A Few Climate Analogies
- The Earth’s climate system is like a room full of dancers, some leaders, some followers, but instead of being in pairs, they are all connected and all responding to each other. Climate change is a physical, complex, sensitive series of actions and reactions.
- The climate system is not like Vegas. What happens in one place does not stay there.
Climate Activities (Past, Present, and Future)
5. GLOBAL CLIMATE MAPS
Ever wanted to look at a map of global, mean annual temperature? How about Earth’s topography and bathymetry? Then compare how elevation influences temperature? Now you can!! I find most of the maps below by doing a Google Image search for what I want. It is good to look at seasonal variability instead of mean annual climate, and also to look at modern climate data versus 50 years ago. I start by showing a map, asking the student what they think the map is showing, having the students make observations, and seeing how their local climate is different from other areas (observation and exploration leads to excellent questions and understanding of the Earth’s climate). My favorite website for exploring these parameters is The Climate Reanalyzer
4. CLIMATE FEEDBACKS
The five components of Earth’s climate system are the oceans, atmosphere, biosphere, cryosphere, and land surface. They interact with each other in a leader-follower or cause-and-effect manor called feedbacks. For example, when the atmosphere warms, vegetation and forests expand to higher latitudes, this decreases the amount of sunlight reflected from the land surface (albedo) causing more sunlight to be absorbed, which results in more atmospheric warming. Ask the students to search for a ‘climate feedback’, do some research, and create a cartoon or drawing to explain how this feedback works to their peers. Also talk about positive and negative feedbacks (positive AMPLIFIES the initial change in climate, i.e. warm gets Warmer; negative decreases the initial change in climate, i.e. neutralizing the change).
Examples of climate feedbacks:
- Warming -> more moisture in the atmosphere -> more clouds -> more sunlight is reflected back into space -> results in a cooling (NEGATIVE feedback)
- Warming -> more moisture in the atmosphere -> more rainfall in some areas -> increased vegetation cover -> darkens the Earth’s surface -> more sunlight is absorbed -> results in a warming (POSITIVE feedback)
- Warming -> Sea ice lasts for shorter time of the year -> more sunlight is absorbed because the ocean is much darker than the sea ice -> results in a warming (POSITIVE feedback)
3. OCEANS AND CARBON DIOXIDE, USING SODA
Materials: Five bottles of soda, five balloons, salt, perhaps an outside space and lab coats and goggles?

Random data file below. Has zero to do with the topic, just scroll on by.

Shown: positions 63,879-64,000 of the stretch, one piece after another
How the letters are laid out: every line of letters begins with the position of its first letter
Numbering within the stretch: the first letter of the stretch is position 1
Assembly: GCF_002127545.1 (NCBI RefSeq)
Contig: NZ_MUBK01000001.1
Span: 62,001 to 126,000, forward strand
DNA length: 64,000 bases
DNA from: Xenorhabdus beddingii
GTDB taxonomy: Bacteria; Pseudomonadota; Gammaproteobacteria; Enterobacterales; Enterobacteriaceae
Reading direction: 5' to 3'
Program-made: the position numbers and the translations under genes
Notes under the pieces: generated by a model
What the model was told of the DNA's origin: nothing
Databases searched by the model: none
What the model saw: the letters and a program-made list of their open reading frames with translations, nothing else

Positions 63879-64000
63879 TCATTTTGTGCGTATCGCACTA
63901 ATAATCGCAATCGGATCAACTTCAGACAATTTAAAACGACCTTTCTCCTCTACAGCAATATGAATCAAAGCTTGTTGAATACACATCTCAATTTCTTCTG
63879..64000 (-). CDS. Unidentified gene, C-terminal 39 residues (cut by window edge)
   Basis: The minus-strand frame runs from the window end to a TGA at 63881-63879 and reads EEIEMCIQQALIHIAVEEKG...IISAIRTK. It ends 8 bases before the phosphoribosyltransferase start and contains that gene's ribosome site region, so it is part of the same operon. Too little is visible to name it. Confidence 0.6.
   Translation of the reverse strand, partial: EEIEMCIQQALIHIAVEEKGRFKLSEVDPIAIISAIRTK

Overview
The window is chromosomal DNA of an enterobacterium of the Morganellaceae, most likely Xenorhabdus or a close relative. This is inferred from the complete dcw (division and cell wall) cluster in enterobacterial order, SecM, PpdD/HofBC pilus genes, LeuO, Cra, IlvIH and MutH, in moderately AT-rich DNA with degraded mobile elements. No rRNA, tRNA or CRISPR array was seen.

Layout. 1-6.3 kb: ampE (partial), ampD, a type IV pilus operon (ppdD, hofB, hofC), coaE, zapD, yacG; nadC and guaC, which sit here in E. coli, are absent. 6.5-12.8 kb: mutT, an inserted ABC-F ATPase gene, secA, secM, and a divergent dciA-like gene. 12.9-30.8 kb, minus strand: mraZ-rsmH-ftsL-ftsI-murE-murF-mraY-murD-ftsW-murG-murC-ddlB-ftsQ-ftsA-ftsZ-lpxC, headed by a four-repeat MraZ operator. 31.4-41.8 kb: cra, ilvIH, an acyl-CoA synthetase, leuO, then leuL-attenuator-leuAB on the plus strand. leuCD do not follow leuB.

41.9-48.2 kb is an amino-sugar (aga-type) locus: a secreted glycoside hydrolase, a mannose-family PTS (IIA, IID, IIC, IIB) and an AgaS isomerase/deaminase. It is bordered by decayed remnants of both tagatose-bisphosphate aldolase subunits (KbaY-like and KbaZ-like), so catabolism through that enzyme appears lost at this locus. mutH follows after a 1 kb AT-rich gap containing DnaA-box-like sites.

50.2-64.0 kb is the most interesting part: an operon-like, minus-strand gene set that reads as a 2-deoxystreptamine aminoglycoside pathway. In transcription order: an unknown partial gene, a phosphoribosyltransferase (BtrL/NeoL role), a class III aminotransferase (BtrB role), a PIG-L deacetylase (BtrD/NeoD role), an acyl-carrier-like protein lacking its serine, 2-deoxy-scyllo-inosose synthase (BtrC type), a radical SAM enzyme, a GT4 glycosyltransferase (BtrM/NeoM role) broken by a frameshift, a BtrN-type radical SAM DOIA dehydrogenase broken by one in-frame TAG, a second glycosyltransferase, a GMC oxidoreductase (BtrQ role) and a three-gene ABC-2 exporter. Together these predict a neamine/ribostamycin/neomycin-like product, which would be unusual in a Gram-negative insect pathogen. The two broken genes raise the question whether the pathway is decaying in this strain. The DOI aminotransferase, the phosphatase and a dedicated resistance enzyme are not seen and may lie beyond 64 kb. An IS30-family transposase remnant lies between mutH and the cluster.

The ocean contains dissolved carbon dioxide. Lots of it. There are several physical changes to ocean water that will influence how much carbon dioxide a parcel of water can ‘hold’. The soda is a carbonated beverage, meaning it has been pumped full of carbon dioxide to give the drink its fizz.
How do you keep soda from going flat (in other words, how do you keep CO2 in the ocean)? (Let students pair up and brainstorm different ways for 5 minutes).
Ask the students to share their ideas, might be something like:
- Keep the soda cold (colder water can hold more CO2)
- Keep the soda under pressure (water at the bottom of the ocean is under VERY HIGH pressure because of the weight of the overlying water
- Don’t shake the soda bottle (ocean water that stays still or calm will not release as much CO2 as water crashing against coasts or in massive surface waves)
If you are willing, and can go outside, you can test these theories but putting a balloon over the top of each soda bottle and opening the cap and seeing how much the gas fills up the balloon (the shaken bottle might be a mess).
There is a fourth physical component that can influence how much CO2 a parcel of ocean can hold
4. Adding salt to the soda causes it to degas (saltier ocean water will release more CO2 into the atmosphere than fresher water)
I’m not sure how to test this one while keeping a balloon over the top, let me know if you have an idea.
Discussion: How is soda like the ocean? The ocean stores a lot of carbon dioxide, not nearly as much as rocks, but more than that stored in the atmosphere. If the ocean becomes WARMER, it can’t hold as much CO2 and releases the gas to the atmosphere, which results in warming of the atmosphere because CO2 is a Greenhouse gas.